May is National Celiac Disease Month which brings awareness to the hardships and effects this disorder has on individuals. Not only does it put a hamper on where and what you can and cannot eat, but it can also affect the stages of pregnancy.
What is Celiac Disease?
Celiac Disease (CD) is an autoimmune disorder that causes damage to the small intestine when gluten is ingested. The body launches an attack on the small intestine, leading to damaged villi, the protrusions that line the small intestine. The villi help with nutrient digestion and when they are damaged, the body cannot properly absorb nutrients.
Celiac Disease is a genetic disorder, and can be difficult to diagnose, as it has over 200 symptoms that affect people differently. Some symptoms may include:
- Digestive issues
- Bone or joint pain
- Unexplained iron-deficiency
- Missed menstrual periods
It can also cause other long-term health problems.
How Does It Affect Pregnancy?
One of the long-term health problems Celiac Disease can lead to is trouble with pregnancy. When your body launches its attack on the small intestine because of CD, nutrients become harder to absorb. If you are not getting nutrients, your baby is not getting the proper vitamins and minerals either. CD can cause deficiencies in folic acid, zinc, and selenium, which are crucial to a healthy pregnancy. It is also thought that some antibodies related to CD could damage the placenta. Celiac Disease can put a woman at higher risk for infertility, repeat miscarriages, low birth weight, intrauterine growth restriction and stillbirth.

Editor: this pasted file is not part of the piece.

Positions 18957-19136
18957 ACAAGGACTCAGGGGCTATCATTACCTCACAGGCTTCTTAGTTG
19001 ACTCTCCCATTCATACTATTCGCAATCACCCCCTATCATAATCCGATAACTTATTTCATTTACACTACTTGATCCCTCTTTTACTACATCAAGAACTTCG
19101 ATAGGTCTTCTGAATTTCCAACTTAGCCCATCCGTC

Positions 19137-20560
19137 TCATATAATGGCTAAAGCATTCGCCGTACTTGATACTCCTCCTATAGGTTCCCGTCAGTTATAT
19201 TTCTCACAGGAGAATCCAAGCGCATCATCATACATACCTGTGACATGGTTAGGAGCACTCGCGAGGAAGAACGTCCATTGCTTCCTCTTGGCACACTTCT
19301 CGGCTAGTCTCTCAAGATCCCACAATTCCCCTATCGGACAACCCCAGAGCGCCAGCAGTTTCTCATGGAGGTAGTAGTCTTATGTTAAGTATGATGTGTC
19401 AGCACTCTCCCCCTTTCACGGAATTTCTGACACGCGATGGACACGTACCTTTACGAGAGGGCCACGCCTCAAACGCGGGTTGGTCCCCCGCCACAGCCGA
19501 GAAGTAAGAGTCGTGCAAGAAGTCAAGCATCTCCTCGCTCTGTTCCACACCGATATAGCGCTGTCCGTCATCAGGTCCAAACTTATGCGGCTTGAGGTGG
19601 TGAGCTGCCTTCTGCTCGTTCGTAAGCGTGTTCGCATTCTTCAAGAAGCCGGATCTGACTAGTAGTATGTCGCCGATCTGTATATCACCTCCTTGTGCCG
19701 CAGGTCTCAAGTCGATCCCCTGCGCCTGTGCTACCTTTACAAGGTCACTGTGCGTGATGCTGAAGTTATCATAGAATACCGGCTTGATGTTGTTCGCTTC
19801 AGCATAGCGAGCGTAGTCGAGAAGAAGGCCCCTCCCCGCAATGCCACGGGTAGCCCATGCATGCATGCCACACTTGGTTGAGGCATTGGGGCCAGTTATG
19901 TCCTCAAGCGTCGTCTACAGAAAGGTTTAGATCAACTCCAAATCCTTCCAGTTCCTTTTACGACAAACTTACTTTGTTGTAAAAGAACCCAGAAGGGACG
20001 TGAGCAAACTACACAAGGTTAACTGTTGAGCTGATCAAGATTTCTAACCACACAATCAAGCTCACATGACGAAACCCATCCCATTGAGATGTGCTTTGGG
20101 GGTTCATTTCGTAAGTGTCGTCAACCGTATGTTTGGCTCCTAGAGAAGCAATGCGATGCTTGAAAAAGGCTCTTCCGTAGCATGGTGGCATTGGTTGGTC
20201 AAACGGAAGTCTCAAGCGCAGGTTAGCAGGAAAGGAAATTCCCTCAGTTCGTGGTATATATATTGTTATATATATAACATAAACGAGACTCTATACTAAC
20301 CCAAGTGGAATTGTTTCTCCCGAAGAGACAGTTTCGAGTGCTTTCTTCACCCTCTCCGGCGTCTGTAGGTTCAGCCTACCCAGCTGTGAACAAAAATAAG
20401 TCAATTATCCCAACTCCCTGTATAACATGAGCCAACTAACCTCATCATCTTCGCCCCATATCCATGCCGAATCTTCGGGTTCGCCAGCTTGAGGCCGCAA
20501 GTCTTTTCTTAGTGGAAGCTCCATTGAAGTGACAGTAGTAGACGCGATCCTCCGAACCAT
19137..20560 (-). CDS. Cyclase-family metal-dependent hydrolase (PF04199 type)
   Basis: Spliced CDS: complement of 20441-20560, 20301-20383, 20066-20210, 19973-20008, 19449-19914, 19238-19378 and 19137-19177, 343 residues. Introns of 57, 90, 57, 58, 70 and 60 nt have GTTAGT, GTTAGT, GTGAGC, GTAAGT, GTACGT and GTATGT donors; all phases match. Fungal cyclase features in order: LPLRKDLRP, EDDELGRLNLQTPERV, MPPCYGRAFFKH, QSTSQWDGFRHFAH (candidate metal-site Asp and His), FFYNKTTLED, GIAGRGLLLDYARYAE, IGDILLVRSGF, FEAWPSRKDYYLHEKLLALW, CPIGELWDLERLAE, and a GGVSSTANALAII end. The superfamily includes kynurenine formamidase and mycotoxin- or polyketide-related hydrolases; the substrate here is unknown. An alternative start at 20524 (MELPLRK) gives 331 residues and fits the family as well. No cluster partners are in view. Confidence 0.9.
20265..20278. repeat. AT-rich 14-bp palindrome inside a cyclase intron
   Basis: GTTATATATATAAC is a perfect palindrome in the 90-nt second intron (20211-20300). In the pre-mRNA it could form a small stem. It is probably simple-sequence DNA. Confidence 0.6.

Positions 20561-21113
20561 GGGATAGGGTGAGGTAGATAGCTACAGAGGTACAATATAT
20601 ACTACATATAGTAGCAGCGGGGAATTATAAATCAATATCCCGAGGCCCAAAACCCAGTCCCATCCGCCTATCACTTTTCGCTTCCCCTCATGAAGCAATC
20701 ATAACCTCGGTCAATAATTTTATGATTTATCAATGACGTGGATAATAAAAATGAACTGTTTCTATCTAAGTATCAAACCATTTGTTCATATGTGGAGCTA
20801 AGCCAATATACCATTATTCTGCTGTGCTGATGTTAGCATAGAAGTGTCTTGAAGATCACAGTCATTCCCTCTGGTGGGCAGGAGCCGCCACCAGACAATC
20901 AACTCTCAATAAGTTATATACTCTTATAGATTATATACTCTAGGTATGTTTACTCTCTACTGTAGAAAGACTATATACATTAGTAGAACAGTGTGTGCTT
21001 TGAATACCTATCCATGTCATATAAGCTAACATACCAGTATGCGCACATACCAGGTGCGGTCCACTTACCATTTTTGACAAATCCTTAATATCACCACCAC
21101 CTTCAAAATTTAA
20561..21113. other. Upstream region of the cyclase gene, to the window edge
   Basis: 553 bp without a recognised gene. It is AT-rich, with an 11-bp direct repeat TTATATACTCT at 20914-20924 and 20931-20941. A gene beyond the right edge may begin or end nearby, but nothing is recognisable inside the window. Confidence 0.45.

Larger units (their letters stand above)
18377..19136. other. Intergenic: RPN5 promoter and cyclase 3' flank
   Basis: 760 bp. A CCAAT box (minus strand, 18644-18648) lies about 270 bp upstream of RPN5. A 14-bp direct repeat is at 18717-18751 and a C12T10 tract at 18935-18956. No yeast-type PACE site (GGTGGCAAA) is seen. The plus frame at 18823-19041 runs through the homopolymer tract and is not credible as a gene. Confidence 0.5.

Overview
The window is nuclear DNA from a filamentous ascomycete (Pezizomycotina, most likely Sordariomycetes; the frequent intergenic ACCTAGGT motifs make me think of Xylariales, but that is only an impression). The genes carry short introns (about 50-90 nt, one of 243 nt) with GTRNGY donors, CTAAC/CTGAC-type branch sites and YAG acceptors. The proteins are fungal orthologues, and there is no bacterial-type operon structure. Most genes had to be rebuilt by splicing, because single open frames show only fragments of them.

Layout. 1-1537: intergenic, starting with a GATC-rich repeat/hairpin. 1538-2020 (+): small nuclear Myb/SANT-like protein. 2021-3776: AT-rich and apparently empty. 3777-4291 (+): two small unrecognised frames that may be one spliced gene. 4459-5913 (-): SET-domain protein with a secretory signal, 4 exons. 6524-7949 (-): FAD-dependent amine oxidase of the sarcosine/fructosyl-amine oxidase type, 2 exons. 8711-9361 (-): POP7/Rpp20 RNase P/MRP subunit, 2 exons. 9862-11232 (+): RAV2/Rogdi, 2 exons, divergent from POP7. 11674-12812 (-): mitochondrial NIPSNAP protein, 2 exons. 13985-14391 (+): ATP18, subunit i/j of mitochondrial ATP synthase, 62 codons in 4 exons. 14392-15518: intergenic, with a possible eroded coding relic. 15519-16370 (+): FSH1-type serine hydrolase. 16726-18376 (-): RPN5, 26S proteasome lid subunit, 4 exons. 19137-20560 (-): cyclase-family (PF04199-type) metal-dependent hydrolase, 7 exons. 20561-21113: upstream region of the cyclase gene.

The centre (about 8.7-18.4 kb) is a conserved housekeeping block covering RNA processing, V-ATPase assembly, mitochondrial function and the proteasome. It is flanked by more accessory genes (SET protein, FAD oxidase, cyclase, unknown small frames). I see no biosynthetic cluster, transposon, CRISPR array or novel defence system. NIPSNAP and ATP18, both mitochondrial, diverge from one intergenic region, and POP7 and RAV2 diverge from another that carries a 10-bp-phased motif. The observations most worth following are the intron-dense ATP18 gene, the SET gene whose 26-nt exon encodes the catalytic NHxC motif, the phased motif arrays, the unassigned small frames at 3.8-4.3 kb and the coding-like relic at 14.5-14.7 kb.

The main treatment for CD and its effects on pregnancy is a gluten-free diet. Sticking to a strict gluten-free diet will not only help improve your health, but support fertility and a healthy pregnancy. While this may seem daunting, there are many resources, like this list from the Celiac Disease Foundation, that can help you determine which foods to look for. A gluten-free diet could be low in calcium, magnesium, iron, fiber, folic acid, zinc, and vitamin D. Taking supplements for these nutrients even before and during pregnancy will be helpful to you and your baby. Talk to your physician about what supplements may be right for you.
If you think you may have Celiac Disease or have questions related to this blog, reach out to us or schedule an appointment!